Field biologist Caitlin O’Connell-Rodwell, PhD, has an up-close-and-personal relationship with elephants living in the wilds of Africa. She has spent decades of summers hunkered down in a bunker or perched atop a tower observing their behavior and has written numerous scientific studies on her findings. (Some videos of her work and the elephants' sounds can be found on Utopia Scientific's website.)
O’Connell-Rodwell wrote a series of blogs from Namibia this summer in the New York Times, in which she referred to her research subjects on a first-name basis, revealing a love and respect for these creatures that she’s come to know so well.
In the wilds of Africa, when it’s time for a family of elephants gathered at a watering hole to leave, the matriarch of the group gives the 'let’s-go rumble' — as it’s referred to in scientific literature — kicking off a coordinated and well-timed conversation, of sorts, between the leaders of the clan.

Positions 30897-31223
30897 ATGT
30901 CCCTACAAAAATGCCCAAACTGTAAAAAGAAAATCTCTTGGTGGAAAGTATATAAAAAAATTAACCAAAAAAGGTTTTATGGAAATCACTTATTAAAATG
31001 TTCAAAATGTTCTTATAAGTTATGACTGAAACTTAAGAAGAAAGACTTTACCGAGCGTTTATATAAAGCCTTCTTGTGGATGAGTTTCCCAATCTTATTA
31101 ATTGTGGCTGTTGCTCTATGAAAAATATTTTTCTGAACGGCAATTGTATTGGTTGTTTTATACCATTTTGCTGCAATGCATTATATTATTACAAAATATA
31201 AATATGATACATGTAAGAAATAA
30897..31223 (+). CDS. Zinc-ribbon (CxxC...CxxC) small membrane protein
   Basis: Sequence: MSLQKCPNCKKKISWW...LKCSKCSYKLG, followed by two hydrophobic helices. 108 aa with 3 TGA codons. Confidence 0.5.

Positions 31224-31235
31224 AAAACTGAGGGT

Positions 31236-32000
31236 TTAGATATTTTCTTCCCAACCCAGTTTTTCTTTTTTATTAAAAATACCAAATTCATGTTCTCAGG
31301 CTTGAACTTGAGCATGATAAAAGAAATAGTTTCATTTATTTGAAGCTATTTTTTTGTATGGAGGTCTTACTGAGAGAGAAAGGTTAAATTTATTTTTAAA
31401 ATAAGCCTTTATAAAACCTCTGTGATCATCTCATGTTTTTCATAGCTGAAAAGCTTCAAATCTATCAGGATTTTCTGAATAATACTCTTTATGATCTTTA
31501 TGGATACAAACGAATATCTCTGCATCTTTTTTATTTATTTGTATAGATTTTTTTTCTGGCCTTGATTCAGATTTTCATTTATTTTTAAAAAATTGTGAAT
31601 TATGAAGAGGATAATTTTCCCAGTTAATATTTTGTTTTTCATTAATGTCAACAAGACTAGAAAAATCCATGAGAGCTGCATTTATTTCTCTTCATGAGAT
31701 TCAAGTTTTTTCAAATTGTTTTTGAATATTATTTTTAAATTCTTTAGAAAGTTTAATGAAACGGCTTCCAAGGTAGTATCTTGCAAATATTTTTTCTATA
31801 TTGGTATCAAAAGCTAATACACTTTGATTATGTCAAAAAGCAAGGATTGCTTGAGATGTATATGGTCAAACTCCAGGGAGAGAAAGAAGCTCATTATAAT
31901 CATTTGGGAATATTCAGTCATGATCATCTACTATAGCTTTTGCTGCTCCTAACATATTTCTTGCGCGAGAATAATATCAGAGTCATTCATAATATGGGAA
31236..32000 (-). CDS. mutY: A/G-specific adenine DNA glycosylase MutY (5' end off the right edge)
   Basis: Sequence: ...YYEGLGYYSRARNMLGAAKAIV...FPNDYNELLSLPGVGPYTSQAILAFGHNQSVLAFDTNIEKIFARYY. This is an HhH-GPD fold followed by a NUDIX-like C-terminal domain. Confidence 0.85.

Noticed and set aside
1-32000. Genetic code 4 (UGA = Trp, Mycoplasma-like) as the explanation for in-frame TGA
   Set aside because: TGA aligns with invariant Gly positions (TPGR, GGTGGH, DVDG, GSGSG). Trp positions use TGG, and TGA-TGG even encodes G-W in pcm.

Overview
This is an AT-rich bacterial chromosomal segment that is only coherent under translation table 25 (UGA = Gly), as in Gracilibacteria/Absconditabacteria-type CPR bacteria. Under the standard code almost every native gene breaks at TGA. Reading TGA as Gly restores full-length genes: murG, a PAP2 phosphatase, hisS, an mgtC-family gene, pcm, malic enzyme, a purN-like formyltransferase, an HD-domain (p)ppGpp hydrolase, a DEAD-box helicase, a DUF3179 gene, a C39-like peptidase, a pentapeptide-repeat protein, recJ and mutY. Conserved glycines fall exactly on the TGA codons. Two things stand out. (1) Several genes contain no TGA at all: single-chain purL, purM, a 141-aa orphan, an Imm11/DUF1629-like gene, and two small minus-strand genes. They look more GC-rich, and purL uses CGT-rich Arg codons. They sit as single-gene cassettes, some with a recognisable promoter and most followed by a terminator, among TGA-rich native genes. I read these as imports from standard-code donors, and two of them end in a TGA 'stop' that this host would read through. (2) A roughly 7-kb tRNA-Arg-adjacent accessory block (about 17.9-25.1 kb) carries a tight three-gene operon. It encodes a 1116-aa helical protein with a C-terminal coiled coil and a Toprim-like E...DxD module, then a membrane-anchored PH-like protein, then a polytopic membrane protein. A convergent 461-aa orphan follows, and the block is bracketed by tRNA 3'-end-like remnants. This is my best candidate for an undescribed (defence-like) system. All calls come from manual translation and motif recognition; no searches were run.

First, the head honcho moves away from the group, turns her back and gives a long, slightly modulated and — to human ears — soft rumble while steadily flapping her ears. This spurs a series of back and forth vocalizations, or rumbles, within the group before the entire family finally departs.
O’Connell-Rodwell is also an instructor in otolaryngology here. This latest study adds to a body of research which, she hopes, will lead to advances in hearing aids for the hearing impaired, using the new understandings of elephants' use of vibrations for communication.